Neil Diamond to retire after Parkinson’s disease diagnosis

Legendary singer ends his touring career spanning 50 years.

Neil Diamond, the legendary voice behind “Sweet Caroline,” “Kentucky Woman” and more than a dozen top 10 hits, announced on his website Monday that he has Parkinson’s disease and will retire from touring.

“It is with great reluctance and disappointment that I announce my retirement from concert touring. I have been so honored to bring my shows to the public for the past 50 years,” Diamond said in a statement.

Nearly 1 million people in the U.S. are living with Parkinson’s disease, an incurable movement disorder that progresses over time.

Louisville’s own Muhammad Ali was diagnosed with Parkinson’s in 1984. Although many of the details of his disease’s treatment and progression were kept private, his contributions to Parkinson’s fundraising and awareness have been very public. He became a role model for others living with the disease.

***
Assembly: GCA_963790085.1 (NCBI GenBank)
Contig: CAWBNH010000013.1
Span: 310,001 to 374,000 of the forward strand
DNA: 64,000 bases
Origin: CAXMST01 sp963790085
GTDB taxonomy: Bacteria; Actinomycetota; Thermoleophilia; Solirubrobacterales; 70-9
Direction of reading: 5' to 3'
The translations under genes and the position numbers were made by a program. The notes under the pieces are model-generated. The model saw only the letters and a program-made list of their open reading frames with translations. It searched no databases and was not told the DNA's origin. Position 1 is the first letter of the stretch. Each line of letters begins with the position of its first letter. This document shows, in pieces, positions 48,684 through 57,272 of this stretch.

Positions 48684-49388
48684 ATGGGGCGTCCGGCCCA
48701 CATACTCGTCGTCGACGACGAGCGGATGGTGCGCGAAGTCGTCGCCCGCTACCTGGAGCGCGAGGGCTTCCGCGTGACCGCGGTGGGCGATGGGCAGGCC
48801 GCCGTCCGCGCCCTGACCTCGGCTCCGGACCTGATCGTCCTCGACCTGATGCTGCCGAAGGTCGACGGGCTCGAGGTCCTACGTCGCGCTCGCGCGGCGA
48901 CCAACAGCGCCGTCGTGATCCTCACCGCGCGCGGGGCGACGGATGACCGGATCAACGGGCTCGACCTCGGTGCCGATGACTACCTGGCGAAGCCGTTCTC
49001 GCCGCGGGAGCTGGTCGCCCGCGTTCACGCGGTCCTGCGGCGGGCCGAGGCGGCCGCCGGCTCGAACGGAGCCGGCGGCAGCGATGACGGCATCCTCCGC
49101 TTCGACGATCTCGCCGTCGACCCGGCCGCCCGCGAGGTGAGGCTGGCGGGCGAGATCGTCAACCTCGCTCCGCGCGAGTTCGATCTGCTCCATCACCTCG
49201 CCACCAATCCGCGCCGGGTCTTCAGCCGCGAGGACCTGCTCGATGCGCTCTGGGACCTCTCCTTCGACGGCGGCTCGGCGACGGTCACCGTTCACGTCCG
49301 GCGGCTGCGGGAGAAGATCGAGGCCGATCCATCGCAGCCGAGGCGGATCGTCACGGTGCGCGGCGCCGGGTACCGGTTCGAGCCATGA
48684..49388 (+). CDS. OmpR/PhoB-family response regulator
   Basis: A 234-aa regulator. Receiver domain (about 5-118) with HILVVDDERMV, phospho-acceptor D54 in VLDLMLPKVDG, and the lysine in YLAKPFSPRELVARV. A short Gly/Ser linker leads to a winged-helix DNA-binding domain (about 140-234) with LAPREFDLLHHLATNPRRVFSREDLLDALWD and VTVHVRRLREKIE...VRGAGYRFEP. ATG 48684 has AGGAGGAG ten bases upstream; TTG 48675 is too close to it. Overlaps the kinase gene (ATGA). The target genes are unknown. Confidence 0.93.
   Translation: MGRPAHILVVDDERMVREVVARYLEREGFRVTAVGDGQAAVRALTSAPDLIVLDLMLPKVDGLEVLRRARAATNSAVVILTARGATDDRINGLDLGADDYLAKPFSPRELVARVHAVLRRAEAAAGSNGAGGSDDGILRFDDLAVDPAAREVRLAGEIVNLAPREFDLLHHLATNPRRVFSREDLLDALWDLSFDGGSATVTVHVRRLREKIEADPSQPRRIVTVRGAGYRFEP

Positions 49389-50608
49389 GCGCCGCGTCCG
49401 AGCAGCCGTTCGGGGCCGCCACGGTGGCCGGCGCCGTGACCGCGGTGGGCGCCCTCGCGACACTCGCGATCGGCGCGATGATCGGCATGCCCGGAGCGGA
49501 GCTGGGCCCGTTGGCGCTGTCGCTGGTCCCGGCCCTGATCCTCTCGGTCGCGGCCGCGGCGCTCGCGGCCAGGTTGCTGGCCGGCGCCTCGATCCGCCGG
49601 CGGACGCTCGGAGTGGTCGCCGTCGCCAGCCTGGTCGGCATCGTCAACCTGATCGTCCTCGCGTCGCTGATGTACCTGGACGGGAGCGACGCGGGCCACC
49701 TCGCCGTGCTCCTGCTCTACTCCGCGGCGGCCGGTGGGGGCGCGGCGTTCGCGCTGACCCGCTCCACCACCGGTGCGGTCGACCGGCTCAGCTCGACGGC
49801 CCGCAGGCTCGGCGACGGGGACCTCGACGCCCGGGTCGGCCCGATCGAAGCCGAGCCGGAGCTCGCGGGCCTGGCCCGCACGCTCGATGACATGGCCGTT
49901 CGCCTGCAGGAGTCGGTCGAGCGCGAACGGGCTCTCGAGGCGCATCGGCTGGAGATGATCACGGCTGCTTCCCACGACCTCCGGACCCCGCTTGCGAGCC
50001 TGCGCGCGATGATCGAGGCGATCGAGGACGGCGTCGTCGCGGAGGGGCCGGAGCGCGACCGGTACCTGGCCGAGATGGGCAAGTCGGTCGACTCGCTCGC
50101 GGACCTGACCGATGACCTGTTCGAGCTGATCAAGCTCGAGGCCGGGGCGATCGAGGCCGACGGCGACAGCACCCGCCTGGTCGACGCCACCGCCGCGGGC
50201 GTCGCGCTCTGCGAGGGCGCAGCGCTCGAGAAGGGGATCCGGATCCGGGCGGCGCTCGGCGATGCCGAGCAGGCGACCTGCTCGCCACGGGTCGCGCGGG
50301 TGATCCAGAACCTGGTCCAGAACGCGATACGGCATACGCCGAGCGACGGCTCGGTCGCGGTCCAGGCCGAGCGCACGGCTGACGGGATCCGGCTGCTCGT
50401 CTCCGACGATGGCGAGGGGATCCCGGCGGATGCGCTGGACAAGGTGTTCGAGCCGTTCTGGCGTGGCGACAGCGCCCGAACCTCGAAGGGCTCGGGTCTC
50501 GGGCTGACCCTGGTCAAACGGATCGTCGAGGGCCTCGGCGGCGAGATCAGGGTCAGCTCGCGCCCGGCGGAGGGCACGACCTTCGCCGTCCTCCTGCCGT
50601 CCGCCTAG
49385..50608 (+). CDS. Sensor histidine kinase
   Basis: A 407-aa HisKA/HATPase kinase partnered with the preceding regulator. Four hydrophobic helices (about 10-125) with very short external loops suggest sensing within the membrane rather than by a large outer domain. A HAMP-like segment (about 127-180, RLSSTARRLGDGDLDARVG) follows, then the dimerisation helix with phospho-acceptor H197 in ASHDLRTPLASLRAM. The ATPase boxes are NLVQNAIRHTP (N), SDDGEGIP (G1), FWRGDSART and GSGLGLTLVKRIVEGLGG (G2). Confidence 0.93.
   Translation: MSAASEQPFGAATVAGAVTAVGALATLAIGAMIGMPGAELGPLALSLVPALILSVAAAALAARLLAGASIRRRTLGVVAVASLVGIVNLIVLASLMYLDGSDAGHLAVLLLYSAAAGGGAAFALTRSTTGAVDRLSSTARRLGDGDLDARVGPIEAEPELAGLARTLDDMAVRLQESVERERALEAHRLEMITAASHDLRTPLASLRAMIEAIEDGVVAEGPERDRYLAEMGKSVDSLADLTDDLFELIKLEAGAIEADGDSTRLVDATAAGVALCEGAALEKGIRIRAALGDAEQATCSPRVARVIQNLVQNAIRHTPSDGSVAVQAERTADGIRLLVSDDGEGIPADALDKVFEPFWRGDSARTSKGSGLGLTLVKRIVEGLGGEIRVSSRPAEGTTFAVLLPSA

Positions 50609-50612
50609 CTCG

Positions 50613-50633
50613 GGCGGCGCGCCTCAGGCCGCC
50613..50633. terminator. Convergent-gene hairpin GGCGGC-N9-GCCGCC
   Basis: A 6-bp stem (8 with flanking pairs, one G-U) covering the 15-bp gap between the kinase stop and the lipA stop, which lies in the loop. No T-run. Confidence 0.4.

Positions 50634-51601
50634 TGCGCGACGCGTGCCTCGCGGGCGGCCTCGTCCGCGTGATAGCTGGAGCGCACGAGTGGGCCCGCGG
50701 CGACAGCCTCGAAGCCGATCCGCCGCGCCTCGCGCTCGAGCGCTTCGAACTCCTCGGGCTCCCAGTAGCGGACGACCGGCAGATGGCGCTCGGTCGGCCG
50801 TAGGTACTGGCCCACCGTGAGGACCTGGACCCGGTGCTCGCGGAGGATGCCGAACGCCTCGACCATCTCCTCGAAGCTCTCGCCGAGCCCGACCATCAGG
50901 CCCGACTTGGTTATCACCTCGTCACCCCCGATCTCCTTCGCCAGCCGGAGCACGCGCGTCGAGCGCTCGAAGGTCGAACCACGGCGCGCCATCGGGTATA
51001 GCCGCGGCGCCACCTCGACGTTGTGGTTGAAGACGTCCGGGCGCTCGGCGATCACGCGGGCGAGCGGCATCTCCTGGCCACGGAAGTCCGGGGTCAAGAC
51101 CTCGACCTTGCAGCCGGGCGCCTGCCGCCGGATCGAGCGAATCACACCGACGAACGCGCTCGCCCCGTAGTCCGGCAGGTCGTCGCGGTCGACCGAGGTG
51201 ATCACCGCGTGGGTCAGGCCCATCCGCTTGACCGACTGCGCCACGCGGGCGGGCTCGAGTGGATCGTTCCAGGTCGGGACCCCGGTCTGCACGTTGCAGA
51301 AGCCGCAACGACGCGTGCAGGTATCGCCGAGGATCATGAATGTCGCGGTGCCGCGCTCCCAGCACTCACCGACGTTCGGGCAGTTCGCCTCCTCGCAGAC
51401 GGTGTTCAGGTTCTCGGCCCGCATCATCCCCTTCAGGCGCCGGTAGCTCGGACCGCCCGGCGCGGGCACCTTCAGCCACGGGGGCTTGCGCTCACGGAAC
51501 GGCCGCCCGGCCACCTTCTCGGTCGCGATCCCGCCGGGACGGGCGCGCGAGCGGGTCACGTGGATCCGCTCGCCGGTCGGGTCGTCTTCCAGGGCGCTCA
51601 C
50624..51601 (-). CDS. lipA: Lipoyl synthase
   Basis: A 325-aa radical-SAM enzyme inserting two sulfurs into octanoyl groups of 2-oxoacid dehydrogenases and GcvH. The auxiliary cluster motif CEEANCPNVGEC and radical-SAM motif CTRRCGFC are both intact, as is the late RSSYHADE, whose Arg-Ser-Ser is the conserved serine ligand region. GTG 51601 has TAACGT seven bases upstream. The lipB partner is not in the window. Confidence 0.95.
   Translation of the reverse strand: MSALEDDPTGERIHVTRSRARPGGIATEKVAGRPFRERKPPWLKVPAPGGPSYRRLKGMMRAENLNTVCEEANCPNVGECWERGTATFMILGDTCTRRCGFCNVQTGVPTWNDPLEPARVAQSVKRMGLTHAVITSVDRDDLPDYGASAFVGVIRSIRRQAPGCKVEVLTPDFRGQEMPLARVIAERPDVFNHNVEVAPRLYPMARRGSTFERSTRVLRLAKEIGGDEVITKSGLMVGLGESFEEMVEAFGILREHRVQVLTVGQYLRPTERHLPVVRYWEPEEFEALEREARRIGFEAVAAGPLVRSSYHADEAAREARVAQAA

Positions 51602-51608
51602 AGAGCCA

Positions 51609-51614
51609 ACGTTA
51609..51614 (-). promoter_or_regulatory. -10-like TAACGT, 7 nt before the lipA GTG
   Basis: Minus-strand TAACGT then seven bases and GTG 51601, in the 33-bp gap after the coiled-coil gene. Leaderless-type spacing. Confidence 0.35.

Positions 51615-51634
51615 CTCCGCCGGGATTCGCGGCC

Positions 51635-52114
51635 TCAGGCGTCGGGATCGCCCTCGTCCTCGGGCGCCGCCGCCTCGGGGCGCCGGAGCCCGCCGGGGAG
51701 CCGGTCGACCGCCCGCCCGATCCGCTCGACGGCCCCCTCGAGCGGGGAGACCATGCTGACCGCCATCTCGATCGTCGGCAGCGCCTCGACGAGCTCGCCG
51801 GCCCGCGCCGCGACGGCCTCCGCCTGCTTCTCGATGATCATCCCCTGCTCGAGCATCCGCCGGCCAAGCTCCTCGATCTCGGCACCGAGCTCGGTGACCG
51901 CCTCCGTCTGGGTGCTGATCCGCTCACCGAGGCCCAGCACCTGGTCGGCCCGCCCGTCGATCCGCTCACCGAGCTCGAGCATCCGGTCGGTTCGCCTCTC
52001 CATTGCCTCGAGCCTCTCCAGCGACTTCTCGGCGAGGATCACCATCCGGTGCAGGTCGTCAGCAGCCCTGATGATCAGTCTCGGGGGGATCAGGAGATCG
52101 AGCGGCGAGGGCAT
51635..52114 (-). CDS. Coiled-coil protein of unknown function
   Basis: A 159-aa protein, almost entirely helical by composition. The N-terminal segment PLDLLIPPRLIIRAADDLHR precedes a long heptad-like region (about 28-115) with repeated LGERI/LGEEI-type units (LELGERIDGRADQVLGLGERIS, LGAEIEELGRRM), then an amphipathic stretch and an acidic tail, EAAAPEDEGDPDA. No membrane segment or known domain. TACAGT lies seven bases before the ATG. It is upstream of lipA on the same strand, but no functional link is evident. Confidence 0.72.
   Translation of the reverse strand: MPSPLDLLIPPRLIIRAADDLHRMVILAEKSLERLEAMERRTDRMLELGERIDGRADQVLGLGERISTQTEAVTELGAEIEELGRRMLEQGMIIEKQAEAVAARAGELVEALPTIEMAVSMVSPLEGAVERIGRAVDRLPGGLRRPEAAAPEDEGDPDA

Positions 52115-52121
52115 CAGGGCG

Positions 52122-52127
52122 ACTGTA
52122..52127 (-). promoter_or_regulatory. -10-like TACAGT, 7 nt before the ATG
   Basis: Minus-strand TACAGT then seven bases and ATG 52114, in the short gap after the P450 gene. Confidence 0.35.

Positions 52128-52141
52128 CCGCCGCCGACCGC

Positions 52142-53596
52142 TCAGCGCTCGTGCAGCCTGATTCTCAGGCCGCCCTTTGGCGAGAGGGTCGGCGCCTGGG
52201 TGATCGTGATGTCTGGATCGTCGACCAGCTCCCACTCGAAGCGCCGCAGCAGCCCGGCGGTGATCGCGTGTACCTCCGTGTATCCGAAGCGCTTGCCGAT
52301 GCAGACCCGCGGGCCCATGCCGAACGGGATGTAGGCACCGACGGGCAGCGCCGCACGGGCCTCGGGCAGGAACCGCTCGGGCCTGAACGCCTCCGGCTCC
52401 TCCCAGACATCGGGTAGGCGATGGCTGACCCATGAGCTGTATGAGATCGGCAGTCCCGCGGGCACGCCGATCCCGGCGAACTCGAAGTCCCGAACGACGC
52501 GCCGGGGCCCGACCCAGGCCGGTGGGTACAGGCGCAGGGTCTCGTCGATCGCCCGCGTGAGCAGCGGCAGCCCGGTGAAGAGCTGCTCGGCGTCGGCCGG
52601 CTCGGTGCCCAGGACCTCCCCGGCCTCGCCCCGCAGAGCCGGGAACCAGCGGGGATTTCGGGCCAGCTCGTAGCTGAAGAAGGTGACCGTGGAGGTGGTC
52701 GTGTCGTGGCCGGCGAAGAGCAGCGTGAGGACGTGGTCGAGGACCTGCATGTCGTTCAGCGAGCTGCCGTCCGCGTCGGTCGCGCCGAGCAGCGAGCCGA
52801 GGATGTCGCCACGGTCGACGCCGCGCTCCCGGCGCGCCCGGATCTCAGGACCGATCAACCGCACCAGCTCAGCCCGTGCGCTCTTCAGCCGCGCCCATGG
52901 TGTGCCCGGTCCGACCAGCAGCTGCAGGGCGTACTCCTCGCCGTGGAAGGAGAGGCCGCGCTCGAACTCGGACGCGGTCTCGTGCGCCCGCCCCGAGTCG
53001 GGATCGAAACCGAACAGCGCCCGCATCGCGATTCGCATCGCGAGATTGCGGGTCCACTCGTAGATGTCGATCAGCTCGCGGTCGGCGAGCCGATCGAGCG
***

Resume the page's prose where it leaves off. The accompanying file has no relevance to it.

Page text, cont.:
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About Parkinson’s disease

Each year, nearly 60,000 people are diagnosed with Parkinson’s disease in the United States. Parkinson’s is a degenerative neurological disorder that impairs movement, muscle control and balance. The disease usually affects people between ages 55 and 75, but it also can develop in younger people. Although Parkinson’s is not considered fatal, the disease becomes more severe over time.

Symptoms of Parkinson’s disease

Parkinson’s disease is difficult to diagnose in its early stages. Typically, the disease initially is diagnosed through symptoms that may include:

  • Tremors (shaking) of the hands, arms, legs and face
  • Slowness of movement, especially when initiating motion
  • Muscle rigidity
  • Difficulty with walking, balance and coordination
  • Difficulty eating and swallowing
  • Digestive issues
  • Trouble speaking
  • Depression
  • Difficulties with memory and thought processes

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